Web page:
Local Politics

Harrison retires as state schools CEO

Posted July 22, 2009

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— Six months after Gov. Beverly Perdue plucked Bill Harrison from Cumberland County Schools to serve as chief executive of North Carolina's public education system, Harrison stepped down abruptly Wednesday, citing the ongoing dispute with the state's elected education superintendent.

"I have spent a great deal of time during the last two days responding to a legal dispute regarding my position as CEO," Harrison wrote in a memo to Department of Public Instruction staff. "Quite frankly, I’ve wasted too many hours on this case – hours I would rather use working with you and education leaders across the state to accomplish the one thing Gov. Perdue asked of me six months ago: reforming our public education system to best serve our children."

A Superior Court judge last Friday ruled that, without a constitutional amendment, Perdue couldn't undermine the authority of Superintendent of Public Instruction June Atkinson by assigning oversight of the state's schools to Harrison.

Atkinson in awkward situation in state government Atkinson calls job fight a distraction

Atkinson sued the state in April, saying voters elected her to run North Carolina's public schools and Harrison's appointment took that responsibility away from her, relegating her to the role of an education ambassador.

Perdue maintained that installing Harrison as schools CEO and as chairman of the State Board of Education would improve accountability and establish a clear line of command within DPI.

After her courtroom victory, Atkinson told WRAL News that "there's room for one person at the top of the organization." She said she planned to meet with Harrison Thursday to discuss his future role.

On her way back from an education conference in Colorado Wednesday evening, Atkinson told WRAL News that she had a friendly phone conversation with Harrison earlier in the day, and that they agreed the fight over the top job at DPI has been a distraction.

"I think his retiring is characteristic of how Dr. Harrison puts public education and our children first," she said. "He and I will put what has happened in the past, and we will move forward for public education and our children."

Harrison's retirement takes effect Aug. 31. He said in a statement that he would continue as chairman of the education board.

"As chairman of the State Board of Education, I want my focus to be on the 1.4 million students in this state, not on a court case. Six months ago, Gov. Perdue asked me to help her transform North Carolina’s public school system, and I will continue to work with her and Superintendent Atkinson to do so," he said.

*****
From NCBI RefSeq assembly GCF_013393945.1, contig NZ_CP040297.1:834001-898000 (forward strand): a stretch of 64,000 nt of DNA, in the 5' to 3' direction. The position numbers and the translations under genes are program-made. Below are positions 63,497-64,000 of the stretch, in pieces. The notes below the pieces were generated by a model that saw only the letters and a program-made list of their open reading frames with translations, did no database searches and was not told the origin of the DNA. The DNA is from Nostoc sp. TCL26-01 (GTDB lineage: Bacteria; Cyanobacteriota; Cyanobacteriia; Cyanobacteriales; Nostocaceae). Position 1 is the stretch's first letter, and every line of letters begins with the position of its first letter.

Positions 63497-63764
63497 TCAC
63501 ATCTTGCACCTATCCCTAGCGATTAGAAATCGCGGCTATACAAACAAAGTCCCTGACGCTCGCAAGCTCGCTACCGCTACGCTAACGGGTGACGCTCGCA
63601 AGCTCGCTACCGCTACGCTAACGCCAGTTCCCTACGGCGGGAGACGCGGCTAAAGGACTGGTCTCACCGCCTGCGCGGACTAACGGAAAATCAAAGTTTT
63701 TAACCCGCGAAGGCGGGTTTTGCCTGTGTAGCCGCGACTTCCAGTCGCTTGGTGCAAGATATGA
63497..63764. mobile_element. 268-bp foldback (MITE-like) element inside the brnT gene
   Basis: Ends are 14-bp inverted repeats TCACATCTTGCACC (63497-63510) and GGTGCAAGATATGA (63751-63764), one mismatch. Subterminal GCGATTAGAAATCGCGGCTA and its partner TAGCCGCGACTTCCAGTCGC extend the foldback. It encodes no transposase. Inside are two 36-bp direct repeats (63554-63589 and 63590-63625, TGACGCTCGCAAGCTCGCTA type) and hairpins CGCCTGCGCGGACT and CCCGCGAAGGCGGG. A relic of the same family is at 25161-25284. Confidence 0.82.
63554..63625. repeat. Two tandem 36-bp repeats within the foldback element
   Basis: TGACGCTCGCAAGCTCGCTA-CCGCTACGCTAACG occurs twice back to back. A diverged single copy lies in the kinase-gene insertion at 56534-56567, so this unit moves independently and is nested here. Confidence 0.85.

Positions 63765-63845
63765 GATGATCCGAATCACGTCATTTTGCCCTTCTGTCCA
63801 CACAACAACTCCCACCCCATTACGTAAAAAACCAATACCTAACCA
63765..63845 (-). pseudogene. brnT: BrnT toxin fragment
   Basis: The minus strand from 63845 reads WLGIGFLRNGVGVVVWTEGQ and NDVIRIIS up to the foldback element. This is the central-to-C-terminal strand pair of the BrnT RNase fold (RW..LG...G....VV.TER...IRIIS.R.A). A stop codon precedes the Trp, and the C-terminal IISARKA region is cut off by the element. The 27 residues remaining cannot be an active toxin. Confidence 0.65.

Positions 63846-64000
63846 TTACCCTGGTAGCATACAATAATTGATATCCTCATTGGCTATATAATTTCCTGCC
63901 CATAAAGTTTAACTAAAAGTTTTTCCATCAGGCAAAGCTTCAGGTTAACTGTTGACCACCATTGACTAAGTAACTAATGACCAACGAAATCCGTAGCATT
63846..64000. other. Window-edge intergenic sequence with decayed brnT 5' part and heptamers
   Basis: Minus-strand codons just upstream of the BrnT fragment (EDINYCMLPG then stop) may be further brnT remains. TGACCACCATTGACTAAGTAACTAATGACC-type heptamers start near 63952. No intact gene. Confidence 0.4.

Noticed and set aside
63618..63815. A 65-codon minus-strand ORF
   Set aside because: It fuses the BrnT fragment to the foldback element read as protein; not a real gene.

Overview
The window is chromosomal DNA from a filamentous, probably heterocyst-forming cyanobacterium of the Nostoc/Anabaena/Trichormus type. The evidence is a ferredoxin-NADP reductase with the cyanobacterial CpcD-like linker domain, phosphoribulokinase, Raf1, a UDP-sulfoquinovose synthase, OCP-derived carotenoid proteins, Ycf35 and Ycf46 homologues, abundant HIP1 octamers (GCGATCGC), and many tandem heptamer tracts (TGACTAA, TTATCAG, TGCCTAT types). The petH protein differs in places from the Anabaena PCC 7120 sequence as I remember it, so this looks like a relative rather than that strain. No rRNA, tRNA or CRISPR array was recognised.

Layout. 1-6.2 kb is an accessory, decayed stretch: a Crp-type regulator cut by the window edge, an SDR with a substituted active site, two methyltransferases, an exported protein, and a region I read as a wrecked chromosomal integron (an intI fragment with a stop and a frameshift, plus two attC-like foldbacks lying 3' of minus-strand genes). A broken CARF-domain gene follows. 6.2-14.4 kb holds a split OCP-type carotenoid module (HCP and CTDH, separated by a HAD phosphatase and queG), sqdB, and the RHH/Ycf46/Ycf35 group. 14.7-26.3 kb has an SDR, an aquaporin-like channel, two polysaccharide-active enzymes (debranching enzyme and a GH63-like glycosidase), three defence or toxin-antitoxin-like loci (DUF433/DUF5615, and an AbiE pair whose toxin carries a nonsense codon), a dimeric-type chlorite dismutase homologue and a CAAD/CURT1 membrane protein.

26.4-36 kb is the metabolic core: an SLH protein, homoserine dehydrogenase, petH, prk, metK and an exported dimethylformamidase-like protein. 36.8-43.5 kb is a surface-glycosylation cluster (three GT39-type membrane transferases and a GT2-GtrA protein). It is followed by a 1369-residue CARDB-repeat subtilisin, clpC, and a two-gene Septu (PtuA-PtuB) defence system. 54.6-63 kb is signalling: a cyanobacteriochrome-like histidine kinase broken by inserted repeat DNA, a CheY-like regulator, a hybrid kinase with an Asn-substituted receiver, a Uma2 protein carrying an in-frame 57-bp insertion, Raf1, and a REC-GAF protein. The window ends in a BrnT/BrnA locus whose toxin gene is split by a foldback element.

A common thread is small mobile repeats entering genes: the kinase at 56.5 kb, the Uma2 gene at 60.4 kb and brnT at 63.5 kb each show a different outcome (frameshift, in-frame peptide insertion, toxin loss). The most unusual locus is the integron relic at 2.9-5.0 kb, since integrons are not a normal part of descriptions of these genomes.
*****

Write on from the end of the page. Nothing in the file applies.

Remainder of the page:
Harrison was paid $265,000 for his two positions, but officials said he won't collect any salary as education board chairman.

"Dr. Harrison’s decision today to devote his time to leading the State Board of Education exemplifies what I’ve known all along – that his real commitment is not to a title or to a paycheck, but to securing a world class education system for our children," Perdue said in a statement. "During this legal dispute, the focus on our kids has been lost in the courtroom. Dr. Harrison’s move today puts the focus back where it belongs – on the classroom."


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  • bottleworks Jul 23, 2009

    $265,000 is equal to aprox 7.5 teacher jobs....Why wasn't he laid off when the teachers were?!

  • jonathanhowland Jul 23, 2009

    I'm not sure what he means by "retiring" from the position. He was in it for 6 months not 20 years! This isn't a "retirement" it's a "resignation". If he gets any type of retirement package for this speedbump of an administration gaff then someone needs to end up in court explaining why we're throwing money down the drain during the worst recession in history! This is typical political incompetence to their fiduciary responsibility to the citizens of our State!

  • DeathRow-IFeelYourPain-NOT Jul 23, 2009

    See ya!

  • Ken D. Jul 23, 2009

    Wouldn't it have been easier if Harrison had simply run for election as superintendent in the first place?

  • 27615 Jul 23, 2009

    The last 6 months wouldn't have been wasted in the courtroom if you didn't make an unconstitutional move.........Mrs. Perdue

  • BT Mom Jul 23, 2009

    Gov, will you appoint me to a position that carries an annual salary of $265K? I don't have a doctorate but I do have common sense and that's a commodity that seems to be sorely lacking in all of NC state government from the governor on down.

  • Wags Jul 23, 2009

    Since he is "retiring" will he get a retirement package from the state for his 6 months of service?

  • oyid Jul 23, 2009

    Geez...got to get out of NC. Why isn't the attorney General looking into this situation. The Governor violated the constitution...no?

  • showed up late Jul 23, 2009

    If Bev violated our state constitution, which she has, why is the NC Attorney General not pressing charges? This seems a lack of duty on their part as well. A very public and clearly prosecutable crime which has yet to be taken on by the Attorney General on behalf of the citizens of this state.

  • amyc74 Jul 23, 2009

    Just another attempt for Perdue to hire her buddies.. No one should be surprised by this.